The lumpy appearance of this man’s leg is caused by varicose veins. Do you have varicose veins? If you do, you may wonder whether they are a sign of a significant health problem. You may also wonder whether you should have them treated, and if so, what treatments are available. As is usually the case, when it comes to your health, “knowledge is power.”

    varicose vein
    Varicose veins
    Figure \(\PageIndex{8}\): Varicose veins form when a deformed valve allows blood to pool creating a bulge in the vein.

    First, the “back story:” varicose veins are veins that have become enlarged and twisted because their valves have become ineffective (see Figure \(\PageIndex{8}\)). As a consequence, blood pools in the veins and stretches them out. Varicose veins occur most frequently in the superficial veins of the legs, but they may also occur in other parts of the body. They are most common in older adults, females, and people who have a family history of the condition. Obesity and pregnancy also increase the risk of developing varicose veins. A job that requires standing for long periods of time, chronic constipation, and long-term alcohol consumption are additional risk factors.

    Varicose veins usually are not serious. In many people, they are only a cosmetic issue. However, in severe cases, varicose veins may cause pain and other problems. For example, the affected leg(s) may feel heavy and achy, especially after long periods of standing. Ankles may become swollen by the end of the day. Minor injuries may bleed more than normal. The skin over varicosity may become red, dry, and itchy. In very severe cases, skin ulcers may develop.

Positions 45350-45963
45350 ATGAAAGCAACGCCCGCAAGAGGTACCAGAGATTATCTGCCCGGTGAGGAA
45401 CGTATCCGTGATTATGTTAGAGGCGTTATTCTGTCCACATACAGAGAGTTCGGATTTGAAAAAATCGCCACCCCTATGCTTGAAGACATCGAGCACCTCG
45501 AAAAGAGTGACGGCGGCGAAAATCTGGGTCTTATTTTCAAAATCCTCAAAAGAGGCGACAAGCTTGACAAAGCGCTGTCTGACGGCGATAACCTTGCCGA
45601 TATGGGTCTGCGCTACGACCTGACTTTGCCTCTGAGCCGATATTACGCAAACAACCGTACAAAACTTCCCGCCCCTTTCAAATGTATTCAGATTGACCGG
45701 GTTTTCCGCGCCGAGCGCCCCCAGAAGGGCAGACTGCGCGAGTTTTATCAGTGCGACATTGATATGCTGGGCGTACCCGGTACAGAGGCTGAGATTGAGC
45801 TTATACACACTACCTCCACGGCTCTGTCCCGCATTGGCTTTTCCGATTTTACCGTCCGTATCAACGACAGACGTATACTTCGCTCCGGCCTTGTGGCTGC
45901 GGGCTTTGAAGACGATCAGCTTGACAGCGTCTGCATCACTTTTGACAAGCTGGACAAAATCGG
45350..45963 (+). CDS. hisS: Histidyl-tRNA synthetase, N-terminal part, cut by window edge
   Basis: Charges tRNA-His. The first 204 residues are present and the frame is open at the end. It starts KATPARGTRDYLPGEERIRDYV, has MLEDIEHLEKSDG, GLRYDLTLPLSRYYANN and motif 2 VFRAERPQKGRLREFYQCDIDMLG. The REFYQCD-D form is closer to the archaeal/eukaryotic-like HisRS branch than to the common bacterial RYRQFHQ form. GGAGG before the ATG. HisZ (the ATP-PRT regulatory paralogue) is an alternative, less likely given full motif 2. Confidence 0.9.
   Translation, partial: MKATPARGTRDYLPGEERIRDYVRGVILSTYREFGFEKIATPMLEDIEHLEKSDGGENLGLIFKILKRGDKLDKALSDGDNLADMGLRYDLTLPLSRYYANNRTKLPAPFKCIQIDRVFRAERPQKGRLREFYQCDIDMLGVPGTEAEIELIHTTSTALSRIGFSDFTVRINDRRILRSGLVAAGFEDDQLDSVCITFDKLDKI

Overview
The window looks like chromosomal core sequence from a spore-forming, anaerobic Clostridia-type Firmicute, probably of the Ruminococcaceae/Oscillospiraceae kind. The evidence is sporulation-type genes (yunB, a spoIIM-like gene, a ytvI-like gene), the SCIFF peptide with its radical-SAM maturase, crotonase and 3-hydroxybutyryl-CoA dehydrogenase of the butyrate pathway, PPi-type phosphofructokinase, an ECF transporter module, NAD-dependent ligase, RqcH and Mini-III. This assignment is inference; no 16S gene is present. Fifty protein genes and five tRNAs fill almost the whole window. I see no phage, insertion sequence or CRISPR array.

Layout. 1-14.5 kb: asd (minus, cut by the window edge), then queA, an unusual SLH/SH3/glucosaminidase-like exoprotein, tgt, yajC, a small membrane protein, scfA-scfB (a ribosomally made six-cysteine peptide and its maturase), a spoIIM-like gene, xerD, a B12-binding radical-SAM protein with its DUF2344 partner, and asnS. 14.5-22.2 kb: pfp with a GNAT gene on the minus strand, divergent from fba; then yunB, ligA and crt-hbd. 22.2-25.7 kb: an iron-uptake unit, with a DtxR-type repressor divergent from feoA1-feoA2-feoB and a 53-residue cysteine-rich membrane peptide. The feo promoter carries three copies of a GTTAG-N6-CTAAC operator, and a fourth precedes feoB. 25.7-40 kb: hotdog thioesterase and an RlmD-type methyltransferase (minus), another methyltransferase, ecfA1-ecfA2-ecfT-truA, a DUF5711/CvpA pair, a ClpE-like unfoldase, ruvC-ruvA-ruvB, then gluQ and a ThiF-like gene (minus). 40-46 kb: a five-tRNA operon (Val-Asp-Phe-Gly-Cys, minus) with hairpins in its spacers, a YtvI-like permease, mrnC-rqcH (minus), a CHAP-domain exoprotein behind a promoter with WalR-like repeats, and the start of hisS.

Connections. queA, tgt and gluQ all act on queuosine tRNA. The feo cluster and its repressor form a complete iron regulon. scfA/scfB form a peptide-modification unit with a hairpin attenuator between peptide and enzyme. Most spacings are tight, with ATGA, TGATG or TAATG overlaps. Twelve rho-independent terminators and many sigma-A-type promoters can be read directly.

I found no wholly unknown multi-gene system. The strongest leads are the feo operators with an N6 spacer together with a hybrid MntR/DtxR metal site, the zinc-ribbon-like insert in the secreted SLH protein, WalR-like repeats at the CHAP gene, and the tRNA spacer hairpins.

If you are concerned about varicose veins, call them to the attention of your doctor, who can determine the best course of action for your case. There are many potential treatments for varicose veins. Some of the treatments have potential adverse side effects; and with many of the treatments, varicose veins may return. Which treatment is best for a given patient depends in part on the severity of the condition.